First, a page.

Drugs approved via the accelerated pathway can technically be withdrawn by the FDA if their benefits aren't confirmed, though regulators rarely take that step. Gaining full approval allows medications to stay on the market indefinitely.

Study Shows Benefits

A large study supported by Eisai showed that lecanemab benefited patients, the panel determined on Friday.
The study, published in November 2022 in the New England Journal of Medicine, showed that lecanemab reduced the rate of cognitive decline by 27 percent over 18 months.

The double-blind phase 3 clinical trial was carried out on 1795 patients in the early stages of Alzheimer’s disease—with 898 assigned to receive lecanemab and 897 to receive a placebo.

Lecanemab delayed patients’ worsening by about five months over the course of the study, Eisai’s Dr. Michael Irizarry previously told The Associated Press. Patients taking the drug were also 31 percent less likely to advance to the next stage of the disease during the study.

“That translates to more time in earlier stages” when people function better, Irizarry said.

"I believe the benefit versus risk are beneficial, acceptable, and in line with this class of therapeutics, especially considering the burden of the disease and the progressive nature of the disease," panel member Dr. Tanya Simuni, professor of neurology at Northwestern University Feinberg School of Medicine, said on Friday.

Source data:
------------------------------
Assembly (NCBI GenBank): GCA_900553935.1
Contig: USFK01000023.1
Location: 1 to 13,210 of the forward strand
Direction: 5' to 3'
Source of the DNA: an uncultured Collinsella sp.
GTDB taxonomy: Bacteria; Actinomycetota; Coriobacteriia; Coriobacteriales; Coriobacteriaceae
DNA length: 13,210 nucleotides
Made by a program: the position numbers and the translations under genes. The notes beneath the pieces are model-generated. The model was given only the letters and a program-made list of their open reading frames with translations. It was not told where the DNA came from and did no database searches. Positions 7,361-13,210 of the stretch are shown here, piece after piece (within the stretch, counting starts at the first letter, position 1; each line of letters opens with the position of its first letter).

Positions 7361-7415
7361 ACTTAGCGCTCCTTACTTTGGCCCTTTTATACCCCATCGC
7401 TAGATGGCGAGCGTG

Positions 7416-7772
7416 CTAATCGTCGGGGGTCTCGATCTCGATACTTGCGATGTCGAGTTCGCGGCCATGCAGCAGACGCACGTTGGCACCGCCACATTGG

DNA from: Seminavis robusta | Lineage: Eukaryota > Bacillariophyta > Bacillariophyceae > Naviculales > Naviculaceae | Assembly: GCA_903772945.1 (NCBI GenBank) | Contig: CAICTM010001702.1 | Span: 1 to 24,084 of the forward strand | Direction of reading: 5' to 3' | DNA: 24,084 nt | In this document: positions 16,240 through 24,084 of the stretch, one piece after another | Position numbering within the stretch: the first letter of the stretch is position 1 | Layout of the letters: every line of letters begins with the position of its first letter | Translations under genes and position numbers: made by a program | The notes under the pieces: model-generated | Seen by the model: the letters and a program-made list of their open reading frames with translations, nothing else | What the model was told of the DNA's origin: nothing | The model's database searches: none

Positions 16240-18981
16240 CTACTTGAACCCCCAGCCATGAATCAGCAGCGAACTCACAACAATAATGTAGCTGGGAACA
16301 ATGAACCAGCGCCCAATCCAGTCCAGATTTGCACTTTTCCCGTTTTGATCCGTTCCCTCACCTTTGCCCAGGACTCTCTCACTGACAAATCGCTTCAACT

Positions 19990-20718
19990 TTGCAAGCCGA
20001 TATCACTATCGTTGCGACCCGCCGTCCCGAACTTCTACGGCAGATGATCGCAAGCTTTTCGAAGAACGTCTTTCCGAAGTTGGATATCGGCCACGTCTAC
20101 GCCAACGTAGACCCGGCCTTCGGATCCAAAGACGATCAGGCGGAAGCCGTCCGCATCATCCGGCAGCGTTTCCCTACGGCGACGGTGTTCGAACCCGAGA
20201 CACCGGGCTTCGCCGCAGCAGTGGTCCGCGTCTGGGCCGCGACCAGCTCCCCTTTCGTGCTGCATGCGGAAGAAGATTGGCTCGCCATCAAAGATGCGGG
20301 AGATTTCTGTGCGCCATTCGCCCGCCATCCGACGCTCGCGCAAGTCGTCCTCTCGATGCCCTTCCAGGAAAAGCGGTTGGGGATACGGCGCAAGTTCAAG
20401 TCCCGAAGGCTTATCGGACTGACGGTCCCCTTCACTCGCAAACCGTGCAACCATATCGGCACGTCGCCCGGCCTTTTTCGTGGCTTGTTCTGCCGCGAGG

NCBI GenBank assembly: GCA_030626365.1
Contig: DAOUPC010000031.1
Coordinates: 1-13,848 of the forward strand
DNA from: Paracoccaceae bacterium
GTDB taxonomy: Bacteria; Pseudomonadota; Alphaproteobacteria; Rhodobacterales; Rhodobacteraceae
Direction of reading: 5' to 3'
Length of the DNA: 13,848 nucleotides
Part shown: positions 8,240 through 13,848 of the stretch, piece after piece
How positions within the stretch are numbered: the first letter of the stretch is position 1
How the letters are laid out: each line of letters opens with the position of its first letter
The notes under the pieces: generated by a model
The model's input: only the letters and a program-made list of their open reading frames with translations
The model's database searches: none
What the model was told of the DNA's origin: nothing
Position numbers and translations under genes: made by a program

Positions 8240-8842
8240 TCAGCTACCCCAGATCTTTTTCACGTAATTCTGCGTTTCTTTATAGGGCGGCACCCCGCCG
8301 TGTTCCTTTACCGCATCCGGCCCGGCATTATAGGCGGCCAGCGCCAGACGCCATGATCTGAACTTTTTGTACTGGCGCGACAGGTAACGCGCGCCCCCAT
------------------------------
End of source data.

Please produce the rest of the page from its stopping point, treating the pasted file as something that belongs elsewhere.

"Overall, it demonstrated clearly that this is an effective treatment in the population as it was defined," Dr. Robert Alexander, committee chair and an Alzheimer's expert at the Banner Alzheimer's Institute, said on Friday. He added that he thought the study "clearly demonstrated a clinical benefit," calling the results "robust."

Side Effects and Deaths

However, the study also showed there lecanemab presented some serious side effects for some participants, including brain swelling, as well as bleeding—also referred to as micro-hemorrhages. They reported symptoms of headaches, visual disturbances, and confusion.

Three patients taking Leqembi died during the study.

One of the patients, before receiving lecanemab, had suffered a stroke and received a blood thinner. A separate patient, a woman, suffered stroke symptoms after starting on lecanemab, and later suffered seizures before her death a few days later. Doctors found massive bleeding in the woman's brain.